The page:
Early and Recent History and Genealogical Records
of Many of the Representative Citizens
JAMES A. RAMSEY. The constant stream of humanity--capable boys and girls from the country--that has flowed toward the cities of the world, especially during the past few decades, has made a new economical problem in our civilization. The truth is, if the children of farmers are given the right sort of education at home they will not desert us and go to the city. They will stay on the farm if they are so instructed as to feel that on the farm they may find just as much pleasure in life and be just as successful. In an Iowa county the rural pupils were examined as to what they wanted to do with their lives. Most of the boys and almost all the girls answered that they meant to leave the farm when they grew up. Two years afterward the boys and girls in the same neighborhood were asked the same question. Most of them answered that they meant to stay on the farm. The change had been brought about because the teachers had been given more practical work to do in the schools. They had been giving the teaching a farm slant. They had been working in the schools on farm matters, and the girls had been studying domestic science, and they had forgotten about leaving the farm. They had been doing pleasant, interesting, practical work, and they were happy. They had come to see that there is just as fascinating work, just as intellectual work, just as big work in the country as any of them could expect to get in the city--in fact, much higher work than most of them could expect.
James A. Ramsey, a successful and contented farmer of Clay township, Greene county, has been wise enough to remain in the country. He was born on March 23, 1866, near Effingham, Illinois. He is a son of Robert and Mary Anna (Jewlus) Ramsey. The father was born in Illinois in 1838 and was reared on a farm in that state, receiving his education in the common schools. About a year after the Civil war broke out he enlisted for service in the Union army, in a cavalry regiment, and was sent into Tennessee, where he took part in the battle of Lookout Mountain, and was in a number of other engagements. He was honorably discharged at the close of the war and returned to Illinois. He came to Greene county in 1869, where he has since lived on a farm, but retired from active life five years ago. He is a member of the Baptist church. The mother of the subject of this sketch was born in Virginia and her early life was spent in that state, Indiana and Illinois, and she was married in the last named state. She is a member of the Baptist church. She received a common school education. To Robert Ramsey and wife eight children were born, namely: William F., John (deceased), James A. (subject); Mrs. Jennie Barnes, Albert, Frank (deceased); Mrs. Belle Vess, Mrs. Mollie McCurty (deceased).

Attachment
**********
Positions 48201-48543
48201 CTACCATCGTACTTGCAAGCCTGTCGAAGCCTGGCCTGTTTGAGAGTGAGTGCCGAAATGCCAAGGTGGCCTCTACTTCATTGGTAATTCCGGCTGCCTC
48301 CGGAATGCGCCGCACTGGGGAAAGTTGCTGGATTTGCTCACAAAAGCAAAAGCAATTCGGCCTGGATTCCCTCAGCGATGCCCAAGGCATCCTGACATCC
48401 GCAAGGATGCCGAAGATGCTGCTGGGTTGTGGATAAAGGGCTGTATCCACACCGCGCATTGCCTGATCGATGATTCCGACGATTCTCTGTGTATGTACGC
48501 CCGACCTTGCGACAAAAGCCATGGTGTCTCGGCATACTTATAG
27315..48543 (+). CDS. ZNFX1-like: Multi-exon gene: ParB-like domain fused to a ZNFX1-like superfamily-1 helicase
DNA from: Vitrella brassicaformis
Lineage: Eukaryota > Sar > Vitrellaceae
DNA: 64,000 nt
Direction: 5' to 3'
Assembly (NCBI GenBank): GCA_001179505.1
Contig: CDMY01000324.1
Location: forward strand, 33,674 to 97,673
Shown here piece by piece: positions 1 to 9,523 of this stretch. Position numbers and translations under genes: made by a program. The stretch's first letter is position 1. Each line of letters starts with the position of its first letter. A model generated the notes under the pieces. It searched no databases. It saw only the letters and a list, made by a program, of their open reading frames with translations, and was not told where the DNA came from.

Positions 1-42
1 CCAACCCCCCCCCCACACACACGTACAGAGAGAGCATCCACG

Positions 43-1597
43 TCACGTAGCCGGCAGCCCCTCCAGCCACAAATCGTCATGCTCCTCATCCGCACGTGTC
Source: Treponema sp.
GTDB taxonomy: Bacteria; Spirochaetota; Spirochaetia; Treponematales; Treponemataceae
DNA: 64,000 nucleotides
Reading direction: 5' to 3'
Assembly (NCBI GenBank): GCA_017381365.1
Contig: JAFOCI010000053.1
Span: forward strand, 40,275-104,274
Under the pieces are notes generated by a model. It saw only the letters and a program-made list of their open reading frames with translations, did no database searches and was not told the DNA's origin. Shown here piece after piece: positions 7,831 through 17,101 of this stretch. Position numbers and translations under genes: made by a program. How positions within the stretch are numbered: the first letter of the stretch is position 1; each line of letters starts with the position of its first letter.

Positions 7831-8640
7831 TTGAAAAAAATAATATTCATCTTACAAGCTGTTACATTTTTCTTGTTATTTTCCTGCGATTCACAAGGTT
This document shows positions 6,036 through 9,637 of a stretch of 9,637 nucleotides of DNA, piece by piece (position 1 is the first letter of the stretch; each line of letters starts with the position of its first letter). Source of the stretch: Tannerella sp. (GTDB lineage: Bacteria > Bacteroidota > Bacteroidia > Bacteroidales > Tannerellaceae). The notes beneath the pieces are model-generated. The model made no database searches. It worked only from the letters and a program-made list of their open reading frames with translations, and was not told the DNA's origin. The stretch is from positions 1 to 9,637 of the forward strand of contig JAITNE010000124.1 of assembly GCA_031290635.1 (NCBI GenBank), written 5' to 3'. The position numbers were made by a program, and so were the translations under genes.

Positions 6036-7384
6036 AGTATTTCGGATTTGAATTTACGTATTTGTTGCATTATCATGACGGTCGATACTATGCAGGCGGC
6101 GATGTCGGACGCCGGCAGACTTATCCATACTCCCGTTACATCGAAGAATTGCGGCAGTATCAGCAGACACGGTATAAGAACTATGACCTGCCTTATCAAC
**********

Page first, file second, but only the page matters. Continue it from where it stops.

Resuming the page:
James A. Ramsey came to Missouri with his parents when two years old and grew up on a farm in Greene county, and here he received a common school education. He worked on the home farm until he was twenty-two years of age, then rented a farm, later buying the place where he now resides, which consists of one hundred and twenty-nine acres, and on which is four good springs. It is well improved and one of the desirable farms of the township.
Mr. Ramsey was married in 1887 to Martha Trentham, to which union two children were born, Lee F., and Charle. Mr. Ramsey married for a second wife Sallie Latham, who was born in Greene county, November 2, 1888. She is a daughter of James and Mary Jane (Cox) Latham. The father was born in Tennessee, September 24, 1853, and is now living on a farm near Strafford, this county, having emigrated from his native state to Missouri in an early day. His wife, who was a native of Greene county, died some time ago. Mrs. Ramsey was reared on the home farm here and was in the district schools. To our subject's second union five children have been born, all living at home, namely: Mamie, October 16, 1904; Ivy, July 25, 1906; Ina, May 30, 1908; Ethel, December 11, 1910; and Ona, born May 26, 1913.
Politically, Mr. Ramsey is a Republican, and fraternally he is a member of the Modern Woodmen.
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